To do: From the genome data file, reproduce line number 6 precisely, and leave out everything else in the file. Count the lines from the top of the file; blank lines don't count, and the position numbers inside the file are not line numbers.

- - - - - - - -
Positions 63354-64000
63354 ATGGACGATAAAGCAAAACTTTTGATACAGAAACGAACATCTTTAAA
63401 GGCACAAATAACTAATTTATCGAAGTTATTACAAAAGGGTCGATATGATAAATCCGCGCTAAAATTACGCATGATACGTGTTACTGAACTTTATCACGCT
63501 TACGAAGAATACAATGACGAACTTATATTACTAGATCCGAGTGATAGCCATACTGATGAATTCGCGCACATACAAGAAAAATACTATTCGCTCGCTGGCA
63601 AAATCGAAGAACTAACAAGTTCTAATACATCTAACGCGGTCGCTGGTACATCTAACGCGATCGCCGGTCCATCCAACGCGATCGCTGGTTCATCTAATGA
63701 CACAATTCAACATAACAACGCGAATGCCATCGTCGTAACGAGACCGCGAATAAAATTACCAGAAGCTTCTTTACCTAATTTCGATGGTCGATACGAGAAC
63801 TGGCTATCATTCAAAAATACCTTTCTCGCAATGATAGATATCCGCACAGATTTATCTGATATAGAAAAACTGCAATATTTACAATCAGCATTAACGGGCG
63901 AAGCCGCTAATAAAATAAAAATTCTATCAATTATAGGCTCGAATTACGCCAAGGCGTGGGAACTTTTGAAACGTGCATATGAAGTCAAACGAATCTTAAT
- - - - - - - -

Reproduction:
63701 CACAATTCAACATAACAACGCGAATGCCATCGTCGTAACGAGACCGCGAATAAAATTACCAGAAGCTTCTTTACCTAATTTCGATGGTCGATACGAGAAC